Irma is a patient, kind and understanding teacher. With decades of experience and wisdom to share and retired from the public school system, Irma supports her adult students to succeed, no matter the pace. Life’s circumstances have often placed barriers on her students. Irma ensures they feel valued and included, builds confidence and helps students understand their own strength.

Lisa Snyder – LEA Place Women’s Resource Centre

Lisa never shies away from a challenge. She always finds ways to contribute creative ideas and solutions. She is an amazing advocate for the women she serves, and her deep community connections help ensure the right supports and services are in place when needed. Her kindness and compassion helps women feel safe and comfortable, which is essential in a small community.

Karen Vaughan – Big Brothers Big Sisters of Pictou County

Karen has taken additional roles acting as support for families and youth that need advocacy around education. She spends countless hours helping people navigate very complex systems, and she meets people where they are in their journey. Karen is the rock, the voice of reason, the listener and most importantly she allows people to do their best work by giving them the support they need.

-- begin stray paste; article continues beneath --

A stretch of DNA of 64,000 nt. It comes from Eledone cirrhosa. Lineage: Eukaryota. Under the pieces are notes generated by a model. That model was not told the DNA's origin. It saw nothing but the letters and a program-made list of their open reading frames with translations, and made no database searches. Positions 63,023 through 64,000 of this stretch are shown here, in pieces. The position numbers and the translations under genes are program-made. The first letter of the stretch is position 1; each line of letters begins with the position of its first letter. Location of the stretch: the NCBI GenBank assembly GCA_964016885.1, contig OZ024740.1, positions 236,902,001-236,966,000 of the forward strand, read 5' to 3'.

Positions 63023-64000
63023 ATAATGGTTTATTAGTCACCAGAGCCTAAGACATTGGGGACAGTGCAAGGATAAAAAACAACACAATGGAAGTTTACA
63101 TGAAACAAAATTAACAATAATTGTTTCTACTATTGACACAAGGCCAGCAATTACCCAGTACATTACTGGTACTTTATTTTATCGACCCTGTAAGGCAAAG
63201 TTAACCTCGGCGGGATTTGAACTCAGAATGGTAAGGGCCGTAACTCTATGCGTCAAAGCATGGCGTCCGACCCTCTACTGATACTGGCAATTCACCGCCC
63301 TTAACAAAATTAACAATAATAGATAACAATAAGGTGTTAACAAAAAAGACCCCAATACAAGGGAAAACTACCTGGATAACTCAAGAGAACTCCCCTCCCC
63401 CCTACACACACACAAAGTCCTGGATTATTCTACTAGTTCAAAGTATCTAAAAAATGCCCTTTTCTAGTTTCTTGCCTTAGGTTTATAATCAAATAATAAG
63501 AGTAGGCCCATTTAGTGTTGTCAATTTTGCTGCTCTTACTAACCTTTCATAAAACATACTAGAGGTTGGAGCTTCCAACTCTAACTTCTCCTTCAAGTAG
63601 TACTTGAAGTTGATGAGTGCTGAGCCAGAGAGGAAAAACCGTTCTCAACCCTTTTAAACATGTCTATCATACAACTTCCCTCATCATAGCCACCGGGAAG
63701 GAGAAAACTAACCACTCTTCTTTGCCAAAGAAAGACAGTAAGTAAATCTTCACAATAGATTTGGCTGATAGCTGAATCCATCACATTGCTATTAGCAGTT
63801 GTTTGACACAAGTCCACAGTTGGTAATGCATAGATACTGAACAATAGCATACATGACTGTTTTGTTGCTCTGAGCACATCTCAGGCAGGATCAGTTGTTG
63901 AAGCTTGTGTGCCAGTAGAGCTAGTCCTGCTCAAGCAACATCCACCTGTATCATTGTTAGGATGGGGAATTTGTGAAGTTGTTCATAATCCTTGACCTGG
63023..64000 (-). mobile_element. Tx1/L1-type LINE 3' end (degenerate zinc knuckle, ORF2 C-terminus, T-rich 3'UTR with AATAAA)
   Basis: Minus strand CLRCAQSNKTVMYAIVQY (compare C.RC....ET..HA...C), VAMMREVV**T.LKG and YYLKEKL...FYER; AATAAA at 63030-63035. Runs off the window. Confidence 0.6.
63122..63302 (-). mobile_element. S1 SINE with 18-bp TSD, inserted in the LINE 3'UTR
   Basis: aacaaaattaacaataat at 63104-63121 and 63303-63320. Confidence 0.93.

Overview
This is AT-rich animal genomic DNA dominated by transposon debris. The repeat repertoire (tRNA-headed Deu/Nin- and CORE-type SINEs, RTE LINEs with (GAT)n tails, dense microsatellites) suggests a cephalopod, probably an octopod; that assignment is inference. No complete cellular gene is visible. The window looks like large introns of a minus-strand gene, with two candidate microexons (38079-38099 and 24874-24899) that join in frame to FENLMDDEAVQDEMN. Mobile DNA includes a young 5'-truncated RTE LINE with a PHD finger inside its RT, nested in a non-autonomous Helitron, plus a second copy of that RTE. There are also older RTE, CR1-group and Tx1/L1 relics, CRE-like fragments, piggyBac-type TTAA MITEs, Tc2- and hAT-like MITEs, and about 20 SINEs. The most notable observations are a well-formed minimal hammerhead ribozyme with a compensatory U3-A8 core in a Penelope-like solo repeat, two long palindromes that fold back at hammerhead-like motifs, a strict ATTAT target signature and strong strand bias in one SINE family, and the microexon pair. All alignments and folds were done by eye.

Benny Welter-Nolan – Visual Arts Nova Scotia

In their role, Benny has delivered multiple programs that supported and prioritized underserved equity-deserving artists. They have recruited the most diverse board ever for the organization, shifted the organization’s values to prioritize equity, sustainability and connection, and have created a succession plan. Benny’s leadership played a key role in sustaining funding for the arts from the municipality.

Winning Organizations

Africadian Empowerment Academy

Africadian Empowerment Academy was founded on the principle of giving people of African decent access to education and training to help empower them and change their lives.  They work with community to provide access to low-cost and affordable courses in the trades. The programs and services are led-by-and-for Black and African Nova Scotians, fulfilling the promise of “nothing for us, without us.”

Parker Street Food & Furniture Bank

Parker Street is well-known in community, having served individuals and families in HRM for 40 years.  provides 60-80 food boxes a day, in addition to providing furniture, emergency assistance, an annual tax clinic, a school backpack program and much more. As needs in the community change, they have created new programs like a technology assistance program and a birthday club. Parker Street Food & Furniture Bank was also a recipient of a bursary valued at $5,000 from Davis Pier, for consulting and advisory services.

Riverview Home Volunteer Association

This volunteer organization is committed to creating inclusion, community and self-worth. They have fundraised for several projects offering transportation for people with disabilities, and arts and music therapy for those with communication challenges. This summer, they’ve rented a fully-accessible cottage so that participants can enjoy a vacation with family and friends.

Interested in reading about past award winners? Read more about 2022 award winners and 2020 award winners on our blog.